• This is not the first time RAPB and MIAMI have shared MLS data.

  • Members of both associations have listings in the other's territory.
  • The Austin Board of Realtors recently reached a similar sharing agreement with the Houston Association of Realtors.

Large Realtor associations in the same state reaching MLS-sharing agreements has been a frequent occurrence of late.

In Southeast Florida, the Realtors Association of the Palm Beaches (RAPB) and the MIAMI Association of Realtors announced they will share MLS data with one another once again.

Their previous data sharing agreement ended in August 2015 after MIAMI merged with an association that competed with RAPB for members: the Jupiter-Tequesta-Hobe Sound Association of Realtors. RAPB had reportedly tried to derail the merger and later filed a lawsuit against MIAMI and JTHS that the associations countered. The parties notified the court they had reached a settlement in October 2015.

As a result of this new data-sharing agreement, RAPB members now have access to 45,333 Miami and Broward listings, with MIAMI members able to view 21,799 Palm Beach and St. Lucie County listings, according to data from MIAMI.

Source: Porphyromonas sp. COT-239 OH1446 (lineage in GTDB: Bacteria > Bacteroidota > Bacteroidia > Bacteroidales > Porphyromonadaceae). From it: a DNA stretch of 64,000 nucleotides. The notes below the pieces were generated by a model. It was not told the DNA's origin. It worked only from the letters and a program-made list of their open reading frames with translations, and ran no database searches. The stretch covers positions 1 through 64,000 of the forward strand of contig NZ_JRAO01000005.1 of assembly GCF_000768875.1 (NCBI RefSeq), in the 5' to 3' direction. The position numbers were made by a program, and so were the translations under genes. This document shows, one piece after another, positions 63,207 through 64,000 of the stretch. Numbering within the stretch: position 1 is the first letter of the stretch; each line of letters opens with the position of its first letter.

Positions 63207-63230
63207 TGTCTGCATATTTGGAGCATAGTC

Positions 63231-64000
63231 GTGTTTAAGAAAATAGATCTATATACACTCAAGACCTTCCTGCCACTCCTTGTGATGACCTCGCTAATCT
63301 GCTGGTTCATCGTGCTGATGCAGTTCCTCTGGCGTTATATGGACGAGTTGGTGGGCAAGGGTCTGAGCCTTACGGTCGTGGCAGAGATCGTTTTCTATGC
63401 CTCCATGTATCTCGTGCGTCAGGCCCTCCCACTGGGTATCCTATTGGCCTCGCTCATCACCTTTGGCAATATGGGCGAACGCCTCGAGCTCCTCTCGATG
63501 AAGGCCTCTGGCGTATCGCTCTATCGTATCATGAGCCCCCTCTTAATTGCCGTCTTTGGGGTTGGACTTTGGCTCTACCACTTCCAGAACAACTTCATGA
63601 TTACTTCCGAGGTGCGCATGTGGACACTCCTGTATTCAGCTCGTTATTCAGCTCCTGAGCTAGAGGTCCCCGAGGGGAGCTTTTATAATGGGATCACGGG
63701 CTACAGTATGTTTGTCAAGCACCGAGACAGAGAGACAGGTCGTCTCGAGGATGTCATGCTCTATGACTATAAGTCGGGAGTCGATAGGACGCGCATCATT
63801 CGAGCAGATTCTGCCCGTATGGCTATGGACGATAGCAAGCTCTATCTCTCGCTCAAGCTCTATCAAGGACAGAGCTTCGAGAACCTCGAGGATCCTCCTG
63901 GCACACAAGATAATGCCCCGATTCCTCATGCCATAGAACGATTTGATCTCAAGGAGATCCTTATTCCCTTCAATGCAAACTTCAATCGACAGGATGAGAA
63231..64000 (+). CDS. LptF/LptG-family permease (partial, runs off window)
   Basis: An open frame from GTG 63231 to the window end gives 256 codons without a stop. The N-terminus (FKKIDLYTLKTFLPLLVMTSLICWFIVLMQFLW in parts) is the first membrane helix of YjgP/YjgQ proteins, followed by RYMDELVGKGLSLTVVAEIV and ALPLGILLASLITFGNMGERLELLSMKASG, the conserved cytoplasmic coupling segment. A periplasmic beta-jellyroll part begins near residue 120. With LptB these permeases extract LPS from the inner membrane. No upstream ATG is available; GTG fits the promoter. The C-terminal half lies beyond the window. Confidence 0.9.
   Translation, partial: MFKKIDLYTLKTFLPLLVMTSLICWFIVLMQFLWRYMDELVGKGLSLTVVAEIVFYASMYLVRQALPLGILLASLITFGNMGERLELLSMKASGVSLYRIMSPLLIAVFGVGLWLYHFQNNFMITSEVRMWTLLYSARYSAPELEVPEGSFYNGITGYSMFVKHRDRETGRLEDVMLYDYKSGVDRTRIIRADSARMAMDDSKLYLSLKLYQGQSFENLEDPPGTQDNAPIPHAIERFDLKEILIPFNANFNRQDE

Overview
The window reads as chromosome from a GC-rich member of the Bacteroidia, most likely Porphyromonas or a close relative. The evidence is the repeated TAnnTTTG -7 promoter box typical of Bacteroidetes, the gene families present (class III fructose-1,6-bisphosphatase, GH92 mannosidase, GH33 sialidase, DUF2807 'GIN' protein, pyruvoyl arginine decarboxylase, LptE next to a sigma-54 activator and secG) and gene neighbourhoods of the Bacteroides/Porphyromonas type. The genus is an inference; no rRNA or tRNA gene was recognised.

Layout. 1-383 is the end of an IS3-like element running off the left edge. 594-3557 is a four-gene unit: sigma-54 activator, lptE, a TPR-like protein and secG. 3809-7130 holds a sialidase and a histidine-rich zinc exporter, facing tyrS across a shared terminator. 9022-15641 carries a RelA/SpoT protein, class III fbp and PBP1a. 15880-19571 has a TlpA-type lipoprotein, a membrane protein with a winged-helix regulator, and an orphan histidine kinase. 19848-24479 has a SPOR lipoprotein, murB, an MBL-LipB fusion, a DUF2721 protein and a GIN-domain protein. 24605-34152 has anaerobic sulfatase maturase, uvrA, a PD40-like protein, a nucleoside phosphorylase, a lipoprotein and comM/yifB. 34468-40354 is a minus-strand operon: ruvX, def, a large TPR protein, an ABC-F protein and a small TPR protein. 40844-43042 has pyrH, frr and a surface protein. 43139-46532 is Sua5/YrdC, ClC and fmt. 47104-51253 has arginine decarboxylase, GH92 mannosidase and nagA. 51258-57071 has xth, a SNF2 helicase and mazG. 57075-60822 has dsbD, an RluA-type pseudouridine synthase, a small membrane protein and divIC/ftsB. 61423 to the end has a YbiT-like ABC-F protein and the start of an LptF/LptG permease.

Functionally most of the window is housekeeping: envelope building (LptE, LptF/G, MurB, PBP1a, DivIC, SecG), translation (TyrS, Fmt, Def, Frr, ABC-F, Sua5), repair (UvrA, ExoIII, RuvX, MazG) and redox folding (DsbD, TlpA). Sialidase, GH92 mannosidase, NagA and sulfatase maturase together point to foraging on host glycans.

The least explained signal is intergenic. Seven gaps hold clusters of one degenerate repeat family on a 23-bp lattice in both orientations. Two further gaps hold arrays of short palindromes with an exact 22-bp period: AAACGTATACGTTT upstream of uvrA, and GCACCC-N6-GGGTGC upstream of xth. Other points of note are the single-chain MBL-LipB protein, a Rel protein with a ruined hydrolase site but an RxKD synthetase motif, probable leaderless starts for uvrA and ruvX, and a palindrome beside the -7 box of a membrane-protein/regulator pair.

Multi-county listings available to agents

The renewing of a data share agreement is good news for a number of both associations’ members that have listings in both markets, according to the associations.

An estimated 1,000 MIAMI members have listings in both Miami-Dade and Palm Beach Counties, according to Christopher Zoller, 2017 chairman of the board of directors for MIAMI.

“The percentage of our MLS subscribers who have listings in both MLS systems continually change and there is some overlap which is why we structured an agreement with MIAMI,” said Dionna Hall, CEO of RAPB.

The larger impact of this agreement is now 70,000 realtors and associates from five Southeast Florida associations are sharing active listings, which currently total around 85,663.

Zoller points out its not just active listings that are being shared among associations.

“All of our data is extremely important, not just active listings,” he said. “We use information about sold, pending, expired, rented and cancelled listings when we consul our clients and customers about the market conditions.”

Editor’s note: This article has been updated with some background on the relationship between RAPB and MIAMI, including a recent lawsuit.

Email Erik Pisor

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